Joel Chandler Harris’s Reading of Uncle Tom’s Cabin”
by Robin Bernstein
This essay is adapted from Robin Bernstein, Racial Innocence: Performing American Childhood from Slavery to Civil Rights (New York University Press, 2011)
Joel Chandler Harris, one of slavery’s most effective and influential apologists,
seems to have been engaging in wishful thinking when he called Harriet Beecher Stowe’s Uncle Tom’s Cabin a “wonderful a defense of slavery.” Harris registered this judgment in his 1880 introduction to his first book, Uncle Remus: His Songs and His Sayings, which would launch a series of volumes featuring an elderly African American named “Uncle Remus” who cuddles a white, unnamed Little Boy while telling folkloristic stories of Brer Rabbit. Harris’s Uncle Remus books would become bestsellers of the nineteenth and early twentieth centuries, influencing writers from Mark Twain to Rudyard Kipling to Beatrix Potter, and ultimately serving as the basis for Walt Disney’s Song of the South. Harris used Stowe to introduce, frame, and thus define his first book, which he described as a “supplement” to Uncle Tom’s Cabin. Harris understood that Stowe intended to “attack” the system of slavery, but in his interpretation, “her genius took possession of her and compelled her, in spite of her avowed purpose, to give a very fair picture of the institution she had intended to condemn.”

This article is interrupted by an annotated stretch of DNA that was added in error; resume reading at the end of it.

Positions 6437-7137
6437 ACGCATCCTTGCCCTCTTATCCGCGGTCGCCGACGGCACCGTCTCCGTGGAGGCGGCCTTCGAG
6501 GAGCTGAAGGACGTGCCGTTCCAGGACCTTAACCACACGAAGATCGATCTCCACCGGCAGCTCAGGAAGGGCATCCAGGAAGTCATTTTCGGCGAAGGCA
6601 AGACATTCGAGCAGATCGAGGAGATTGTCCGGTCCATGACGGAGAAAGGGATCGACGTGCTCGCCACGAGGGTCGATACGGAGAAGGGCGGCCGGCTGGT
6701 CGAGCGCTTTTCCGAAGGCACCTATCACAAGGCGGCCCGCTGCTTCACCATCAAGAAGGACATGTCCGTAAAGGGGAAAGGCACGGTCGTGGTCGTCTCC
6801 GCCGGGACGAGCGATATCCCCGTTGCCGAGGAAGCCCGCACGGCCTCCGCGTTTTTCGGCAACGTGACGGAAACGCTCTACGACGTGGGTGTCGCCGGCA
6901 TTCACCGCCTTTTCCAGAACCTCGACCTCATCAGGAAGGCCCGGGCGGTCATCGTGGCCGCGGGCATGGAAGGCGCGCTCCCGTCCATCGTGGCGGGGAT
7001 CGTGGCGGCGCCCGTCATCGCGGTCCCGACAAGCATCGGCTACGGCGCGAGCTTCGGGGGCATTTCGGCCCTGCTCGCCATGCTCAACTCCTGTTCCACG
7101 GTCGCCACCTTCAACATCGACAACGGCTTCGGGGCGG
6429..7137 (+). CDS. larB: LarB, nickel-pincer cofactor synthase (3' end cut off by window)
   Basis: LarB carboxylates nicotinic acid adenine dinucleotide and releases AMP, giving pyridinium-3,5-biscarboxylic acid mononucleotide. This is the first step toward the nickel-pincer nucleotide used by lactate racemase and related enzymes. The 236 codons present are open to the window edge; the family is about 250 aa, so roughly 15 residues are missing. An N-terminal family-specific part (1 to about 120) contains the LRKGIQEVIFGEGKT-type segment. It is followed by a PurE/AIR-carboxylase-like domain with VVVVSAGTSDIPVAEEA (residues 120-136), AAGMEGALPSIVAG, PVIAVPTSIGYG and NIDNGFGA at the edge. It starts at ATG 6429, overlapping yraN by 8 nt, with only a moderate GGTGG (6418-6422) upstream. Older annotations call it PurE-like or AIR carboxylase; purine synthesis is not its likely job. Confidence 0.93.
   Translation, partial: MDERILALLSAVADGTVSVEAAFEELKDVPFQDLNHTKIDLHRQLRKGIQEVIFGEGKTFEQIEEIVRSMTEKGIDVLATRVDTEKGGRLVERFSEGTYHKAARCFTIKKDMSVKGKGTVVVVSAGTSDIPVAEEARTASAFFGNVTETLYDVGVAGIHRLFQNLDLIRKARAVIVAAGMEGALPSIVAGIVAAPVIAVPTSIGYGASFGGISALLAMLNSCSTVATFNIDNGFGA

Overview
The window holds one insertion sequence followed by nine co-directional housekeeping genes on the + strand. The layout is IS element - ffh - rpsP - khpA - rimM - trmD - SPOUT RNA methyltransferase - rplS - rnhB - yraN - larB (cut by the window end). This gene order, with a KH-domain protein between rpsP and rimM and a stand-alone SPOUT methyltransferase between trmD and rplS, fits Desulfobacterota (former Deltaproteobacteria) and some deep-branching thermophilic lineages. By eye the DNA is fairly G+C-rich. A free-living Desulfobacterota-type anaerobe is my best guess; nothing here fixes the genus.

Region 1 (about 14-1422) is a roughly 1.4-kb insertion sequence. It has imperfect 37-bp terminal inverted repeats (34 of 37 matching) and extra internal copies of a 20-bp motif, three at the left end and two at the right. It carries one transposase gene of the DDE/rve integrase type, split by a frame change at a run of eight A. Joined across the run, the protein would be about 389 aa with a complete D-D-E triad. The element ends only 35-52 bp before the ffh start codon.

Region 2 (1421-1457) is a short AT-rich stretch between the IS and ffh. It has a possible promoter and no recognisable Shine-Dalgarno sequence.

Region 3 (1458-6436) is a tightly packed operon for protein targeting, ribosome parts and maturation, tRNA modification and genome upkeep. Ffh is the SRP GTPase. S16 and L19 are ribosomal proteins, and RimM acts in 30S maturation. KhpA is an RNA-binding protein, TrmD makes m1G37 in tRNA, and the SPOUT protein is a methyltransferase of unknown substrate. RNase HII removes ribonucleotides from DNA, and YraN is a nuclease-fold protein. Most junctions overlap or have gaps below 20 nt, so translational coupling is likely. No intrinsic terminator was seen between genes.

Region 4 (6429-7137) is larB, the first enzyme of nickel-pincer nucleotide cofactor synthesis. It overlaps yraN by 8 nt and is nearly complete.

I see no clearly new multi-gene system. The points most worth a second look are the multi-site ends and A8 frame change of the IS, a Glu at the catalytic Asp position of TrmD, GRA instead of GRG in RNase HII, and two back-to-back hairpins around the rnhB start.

Harris did not simplistically misunderstand Stowe, nor did he merely impose or project his own proslavery politics onto her abolitionist novel. Rather, Harris read Stowe with a warped genius for selectivity, and he crystallized his selective reading in the fictional relationship between Uncle Remus and the Little Boy. Joel Chandler Harris told the story of what could have happened if Uncle Tom had never left Kentucky.